Thanks for a very interesting group. I have a few questions; I have a friend, young man from Nigeria, now living in US with green card and married with a us woman. Not married because of the greencard though, but the marriage is too short to give him a longlasting Green Card. However his marriage is not good and he has no job. Will CR be a place he can find or start a work? Get a living with peace and see life change from a lot of problems to a good life? He has a good education in information and library and also in data base administration? What will he has to do to get a job permit or start something for himself? What is the livng costs there for a month? How can he secure his health care assurances and what do they cover? Is there good doctors and hospitals ?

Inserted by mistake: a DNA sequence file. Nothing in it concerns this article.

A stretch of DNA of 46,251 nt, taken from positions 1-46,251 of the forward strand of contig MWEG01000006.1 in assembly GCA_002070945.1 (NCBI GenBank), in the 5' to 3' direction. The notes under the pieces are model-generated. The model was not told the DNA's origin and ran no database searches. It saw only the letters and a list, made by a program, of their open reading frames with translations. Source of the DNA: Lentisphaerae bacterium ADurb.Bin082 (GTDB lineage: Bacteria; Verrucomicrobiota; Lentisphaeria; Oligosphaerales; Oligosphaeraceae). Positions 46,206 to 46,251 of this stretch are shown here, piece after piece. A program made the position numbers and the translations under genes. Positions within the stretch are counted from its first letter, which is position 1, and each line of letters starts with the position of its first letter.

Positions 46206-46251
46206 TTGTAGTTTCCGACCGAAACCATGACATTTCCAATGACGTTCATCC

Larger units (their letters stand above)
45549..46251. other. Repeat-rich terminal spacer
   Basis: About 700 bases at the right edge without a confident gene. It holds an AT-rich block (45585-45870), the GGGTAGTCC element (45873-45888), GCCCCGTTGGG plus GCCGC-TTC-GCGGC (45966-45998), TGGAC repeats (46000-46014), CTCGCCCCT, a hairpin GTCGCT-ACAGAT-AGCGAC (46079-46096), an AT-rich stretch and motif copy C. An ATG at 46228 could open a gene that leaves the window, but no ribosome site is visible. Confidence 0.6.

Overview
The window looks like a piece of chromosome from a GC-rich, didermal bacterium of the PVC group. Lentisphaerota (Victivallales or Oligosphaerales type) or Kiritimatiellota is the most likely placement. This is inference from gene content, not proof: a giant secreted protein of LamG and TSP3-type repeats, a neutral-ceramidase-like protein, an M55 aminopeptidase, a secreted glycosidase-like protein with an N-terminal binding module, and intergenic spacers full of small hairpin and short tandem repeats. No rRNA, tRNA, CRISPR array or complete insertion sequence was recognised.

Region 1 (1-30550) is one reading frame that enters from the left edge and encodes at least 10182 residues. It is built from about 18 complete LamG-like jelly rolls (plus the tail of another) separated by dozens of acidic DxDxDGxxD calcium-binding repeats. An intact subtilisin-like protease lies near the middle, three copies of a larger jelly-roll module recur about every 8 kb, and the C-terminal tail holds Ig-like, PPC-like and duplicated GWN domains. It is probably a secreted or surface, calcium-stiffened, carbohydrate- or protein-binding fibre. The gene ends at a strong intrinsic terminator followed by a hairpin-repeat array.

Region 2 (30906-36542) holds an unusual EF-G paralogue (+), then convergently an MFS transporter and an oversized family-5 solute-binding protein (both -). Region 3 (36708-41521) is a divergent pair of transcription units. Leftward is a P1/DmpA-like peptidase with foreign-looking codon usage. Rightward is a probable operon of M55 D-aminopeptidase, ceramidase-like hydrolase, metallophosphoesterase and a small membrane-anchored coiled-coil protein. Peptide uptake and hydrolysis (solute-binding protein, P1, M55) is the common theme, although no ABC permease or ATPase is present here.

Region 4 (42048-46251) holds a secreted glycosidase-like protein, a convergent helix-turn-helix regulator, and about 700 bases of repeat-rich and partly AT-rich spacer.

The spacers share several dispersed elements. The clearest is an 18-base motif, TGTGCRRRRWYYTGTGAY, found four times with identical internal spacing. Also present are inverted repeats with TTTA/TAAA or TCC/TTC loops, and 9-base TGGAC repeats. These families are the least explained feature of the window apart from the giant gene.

guest
Nov 12, 2011 13:53

What is the best way to make a good living in Costa Rica? Is it possible to buy property there to live or start something for a living? Is it possible to buy a property, a store or a tourist center / hotell and get people from abroad and CR to work there? Anyone knowing about eventually costs this could be and how the beurocracy would be to start?

lovecostarica
Jun 14, 2012 14:15